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Thursday, 7 April 2011

Libya another Afghanistan

Libya — Stung by criticism from rebel leaders, NATO
officials said Wednesday that the pace of attacks on the forces of Col. Muammar
el-Qaddafi was increasing, after a slight slowdown as the coalition handed off
responsibility earlier in the week.

Multimedia 1 of 6, so much for NATO’s,,,, it will be all
over in a couple of weeks or so? Another Afghanistan maybe 10 years on Northern
Ireland 1968-2011 still on going 43 years later?

The Libyan Rebellion Interactive map of the major clashes in
Libya, day by day.

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The Lede Blog: Text of New Qaddafi Letter to Obama (April 6,

Gen. Abdul Fattah Younes, the head of the rebel army, had
lashed out at his Western allies during a news conference in Benghazi on
Tuesday, accusing NATO of tardiness and indecision. “What is NATO doing?” he
asked. “Civilians are dying every day. They use the excuse of collateral

He charged that NATO was enforcing the United
Nations-sanctioned no-fly zone too equally, barring the rebels from providing
cover for their troops with the few warplanes he said they had repaired. “They
said, ‘No, don’t use your planes,’ ” he said.

A spokeswoman for NATO, Carmen Romero, said the alliance had
flown 137 sorties on Monday and 186 on Tuesday and that it planned to fly 198
on Wednesday, The Associated Press reported.

Rebels said the Qaddafi forces appeared to have adopted new
tactics in response to the Western airstrikes, using mortars far more than
tanks, either to present smaller targets or because the tanks were wiped out.
“They are changing the technique and they are shelling by mortar now
everywhere, so instead of no-fly zone we have no safe zone,” said Aiman, a
doctor in the besieged city of Misurata who gave only his first name for safety
reasons, in an Internet message.

The French foreign minister, Alain Juppé, echoed that,
telling French radio that NATO was in danger of becoming “bogged down” because
the Qaddafi forces were moving into residential areas, making it difficult for
Western pilots to hit their targets without killing civilians, Reuters

In the rebel-held city of Misurata in western Libya and on
the eastern front with the rebels around the oil town of Brega, Qaddafi forces
continued to hammer rebels with rockets, artillery and mortars, as rebel
leaders expressed exasperation at the limits of NATO’s support.

The rebels in the east played cat and mouse on Wednesday
with the superior Qaddafi forces entrenched in Brega, advancing a few miles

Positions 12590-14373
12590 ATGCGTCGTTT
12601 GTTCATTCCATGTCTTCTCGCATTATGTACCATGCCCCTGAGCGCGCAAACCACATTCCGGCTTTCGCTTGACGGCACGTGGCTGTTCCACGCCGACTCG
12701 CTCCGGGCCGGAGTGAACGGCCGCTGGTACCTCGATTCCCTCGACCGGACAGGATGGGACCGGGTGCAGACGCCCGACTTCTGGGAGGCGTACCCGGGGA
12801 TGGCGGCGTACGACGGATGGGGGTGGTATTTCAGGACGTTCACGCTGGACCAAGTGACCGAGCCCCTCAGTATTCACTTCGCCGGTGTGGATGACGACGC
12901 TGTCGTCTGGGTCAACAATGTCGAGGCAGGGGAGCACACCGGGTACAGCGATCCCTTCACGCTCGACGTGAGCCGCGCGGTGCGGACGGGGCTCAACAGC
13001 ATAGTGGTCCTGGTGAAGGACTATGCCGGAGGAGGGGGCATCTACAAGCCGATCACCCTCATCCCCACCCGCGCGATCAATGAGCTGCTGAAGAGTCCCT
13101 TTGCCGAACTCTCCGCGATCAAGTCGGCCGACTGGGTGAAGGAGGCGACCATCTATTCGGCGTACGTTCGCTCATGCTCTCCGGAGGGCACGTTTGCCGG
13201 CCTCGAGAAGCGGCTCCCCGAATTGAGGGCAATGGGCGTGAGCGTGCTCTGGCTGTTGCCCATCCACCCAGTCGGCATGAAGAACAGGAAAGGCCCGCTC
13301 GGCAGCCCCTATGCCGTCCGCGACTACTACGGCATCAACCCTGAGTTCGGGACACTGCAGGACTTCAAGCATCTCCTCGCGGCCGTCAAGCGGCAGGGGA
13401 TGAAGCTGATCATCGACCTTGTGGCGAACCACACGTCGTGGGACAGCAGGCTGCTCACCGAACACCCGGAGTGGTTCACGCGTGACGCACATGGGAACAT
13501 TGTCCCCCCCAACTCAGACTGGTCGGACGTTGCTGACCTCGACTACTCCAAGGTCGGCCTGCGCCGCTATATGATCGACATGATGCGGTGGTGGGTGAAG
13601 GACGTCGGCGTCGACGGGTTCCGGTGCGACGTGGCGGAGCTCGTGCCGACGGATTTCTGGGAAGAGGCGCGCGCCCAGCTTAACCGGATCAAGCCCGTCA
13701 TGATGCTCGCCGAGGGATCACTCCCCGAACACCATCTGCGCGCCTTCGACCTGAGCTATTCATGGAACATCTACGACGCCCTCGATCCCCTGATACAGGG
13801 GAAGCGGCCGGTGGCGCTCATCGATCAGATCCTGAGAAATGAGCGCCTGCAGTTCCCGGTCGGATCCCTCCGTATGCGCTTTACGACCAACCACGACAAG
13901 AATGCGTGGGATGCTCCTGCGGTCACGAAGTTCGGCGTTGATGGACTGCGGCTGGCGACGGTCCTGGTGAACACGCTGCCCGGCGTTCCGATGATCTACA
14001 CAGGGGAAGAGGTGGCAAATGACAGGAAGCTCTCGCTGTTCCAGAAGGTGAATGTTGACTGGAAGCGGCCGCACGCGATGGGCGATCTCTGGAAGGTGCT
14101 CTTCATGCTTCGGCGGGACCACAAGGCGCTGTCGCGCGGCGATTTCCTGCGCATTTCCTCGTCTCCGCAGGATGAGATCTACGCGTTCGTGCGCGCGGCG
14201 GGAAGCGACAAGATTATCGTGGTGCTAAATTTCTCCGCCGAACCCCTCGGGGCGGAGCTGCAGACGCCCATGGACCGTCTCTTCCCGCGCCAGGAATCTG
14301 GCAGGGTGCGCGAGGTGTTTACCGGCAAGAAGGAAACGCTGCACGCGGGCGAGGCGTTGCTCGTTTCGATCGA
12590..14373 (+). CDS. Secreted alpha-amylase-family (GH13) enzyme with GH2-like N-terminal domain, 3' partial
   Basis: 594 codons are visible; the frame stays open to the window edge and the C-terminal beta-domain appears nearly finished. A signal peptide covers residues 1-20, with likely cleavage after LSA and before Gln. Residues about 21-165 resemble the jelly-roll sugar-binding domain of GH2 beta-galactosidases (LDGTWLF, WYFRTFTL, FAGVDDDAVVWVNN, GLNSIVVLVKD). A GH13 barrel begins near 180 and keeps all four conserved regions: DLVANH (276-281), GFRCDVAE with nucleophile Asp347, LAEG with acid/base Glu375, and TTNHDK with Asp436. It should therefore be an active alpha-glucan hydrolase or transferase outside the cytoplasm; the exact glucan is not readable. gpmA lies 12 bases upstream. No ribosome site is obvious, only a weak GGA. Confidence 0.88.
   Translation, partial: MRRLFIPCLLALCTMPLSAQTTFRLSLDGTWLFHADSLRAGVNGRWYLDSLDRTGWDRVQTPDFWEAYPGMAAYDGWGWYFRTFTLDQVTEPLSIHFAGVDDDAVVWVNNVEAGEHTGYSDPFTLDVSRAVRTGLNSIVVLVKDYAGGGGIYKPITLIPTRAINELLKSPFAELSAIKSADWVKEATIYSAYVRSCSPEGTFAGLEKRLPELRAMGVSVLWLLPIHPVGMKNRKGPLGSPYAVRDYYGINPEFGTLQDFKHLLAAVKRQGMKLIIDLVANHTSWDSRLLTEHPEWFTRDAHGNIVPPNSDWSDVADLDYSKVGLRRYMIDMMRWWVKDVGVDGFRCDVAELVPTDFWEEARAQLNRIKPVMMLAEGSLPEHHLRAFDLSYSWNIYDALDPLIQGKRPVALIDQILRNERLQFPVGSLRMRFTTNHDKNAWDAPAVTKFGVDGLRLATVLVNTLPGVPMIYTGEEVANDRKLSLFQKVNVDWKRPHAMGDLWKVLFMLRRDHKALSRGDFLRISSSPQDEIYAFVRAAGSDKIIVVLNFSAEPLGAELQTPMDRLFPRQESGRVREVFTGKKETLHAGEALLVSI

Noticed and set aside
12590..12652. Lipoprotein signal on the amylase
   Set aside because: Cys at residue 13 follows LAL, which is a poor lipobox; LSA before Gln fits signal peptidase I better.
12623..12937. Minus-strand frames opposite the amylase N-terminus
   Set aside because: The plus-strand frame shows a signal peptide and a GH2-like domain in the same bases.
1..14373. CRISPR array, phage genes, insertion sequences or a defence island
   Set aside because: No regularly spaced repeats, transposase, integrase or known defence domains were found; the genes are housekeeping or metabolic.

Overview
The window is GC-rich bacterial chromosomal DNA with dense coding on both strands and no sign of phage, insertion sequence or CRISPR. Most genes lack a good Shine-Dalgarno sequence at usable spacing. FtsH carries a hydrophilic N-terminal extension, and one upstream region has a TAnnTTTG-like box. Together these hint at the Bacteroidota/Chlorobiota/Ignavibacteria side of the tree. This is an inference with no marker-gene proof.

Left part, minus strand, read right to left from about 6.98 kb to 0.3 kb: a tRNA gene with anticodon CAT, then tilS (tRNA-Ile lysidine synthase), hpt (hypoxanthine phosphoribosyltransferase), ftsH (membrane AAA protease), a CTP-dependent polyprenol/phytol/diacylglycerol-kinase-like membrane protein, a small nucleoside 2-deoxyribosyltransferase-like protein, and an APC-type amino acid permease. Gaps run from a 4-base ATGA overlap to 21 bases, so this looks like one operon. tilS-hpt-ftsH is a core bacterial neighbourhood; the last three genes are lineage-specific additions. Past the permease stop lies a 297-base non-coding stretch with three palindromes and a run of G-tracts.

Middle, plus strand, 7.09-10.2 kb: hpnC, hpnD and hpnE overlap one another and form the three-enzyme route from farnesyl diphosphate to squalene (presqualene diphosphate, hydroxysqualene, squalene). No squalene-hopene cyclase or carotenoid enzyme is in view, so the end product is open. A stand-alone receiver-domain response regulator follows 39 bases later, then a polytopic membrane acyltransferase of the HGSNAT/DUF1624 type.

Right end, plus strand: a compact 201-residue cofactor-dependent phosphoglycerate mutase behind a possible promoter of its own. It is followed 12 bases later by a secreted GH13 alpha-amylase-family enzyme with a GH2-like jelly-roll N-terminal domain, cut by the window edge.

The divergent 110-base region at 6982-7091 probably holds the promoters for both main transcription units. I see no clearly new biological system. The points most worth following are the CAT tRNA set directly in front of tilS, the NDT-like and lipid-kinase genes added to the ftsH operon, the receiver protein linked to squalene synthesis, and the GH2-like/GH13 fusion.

from their position about 15 miles outside the city, firing rockets and then
rushing back to avoid the highly accurate artillery fire that inevitably ensues.
In contrast to Tuesday, when the skies were largely empty, several airstrikes
were seen on Wednesday, a doctor with the rebels said. But the Qaddafi forces
were clearly in control of Brega, and there seemed little chance of dislodging
them without the heavy airstrikes that two weeks ago sent the loyalist forces
reeling toward the Qaddafi stronghold of Surt.

An American envoy, Chris Stevens, had a second day of
meetings with members of the Transitional National Council, the rebel
leadership group. The sessions were held behind closed doors, and the
participants have yet to speak publicly about the talks.

Obama administration officials have said recently that they
are leery of arming the rebel fighters until they have a better grasp of who,
exactly, their leaders are, both politically and militarily, and whether they
have any connections to radical Islam.

On Tuesday, the Qaddafi forces reversed some minor rebel
gains with rocket attacks and pushed vehicle patrols northeast from their
positions. They forced the rebels to withdraw nearly to Ajdabiya, to be safely
out of the superior range of the loyalist forces’ weapons.

Resting on dunes and knolls, soldiers peered down the road
toward Brega nervously. They said that it appeared that the Qaddafi forces, less
pressured now by airstrikes, had managed to resupply their forward troops and
that they were emboldened and dangerous.

The rebels had pulled back so quickly under fire that their
casualties on Tuesday were light, said Dr. Habib Multadi, who was organizing
the evacuation of wounded from the front. But as cargo trucks moved more
ammunition forward at dusk, their force seemed stuck.

In the rebel capital, Benghazi, a military spokesman said he
was not ashamed to admit that the rebel forces needed help.

“To your people I would like to say, ‘Don’t leave us,’ ” the
spokesman, Col. Ahmed Omar Bani, said in an interview. “We need support. We
need your support.”

In Misurata, rebels said they were losing ground to a
constricting siege by Qaddafi forces. “The Qaddafi forces are expanding their
territorial gains every day,” said Mohamed, a rebel spokesman whose name was
withheld to protect his family.

The Qaddafi forces had shelled the port so heavily, he said,
that the local authorities closed and evacuated it, sending a ship from
Benghazi back into deeper waters.

Writing from the hospital, he said three people were killed
Tuesday — including a 10-year-old child and a member of the hospital staff —
and a total of seven by the end of the day on Monday.

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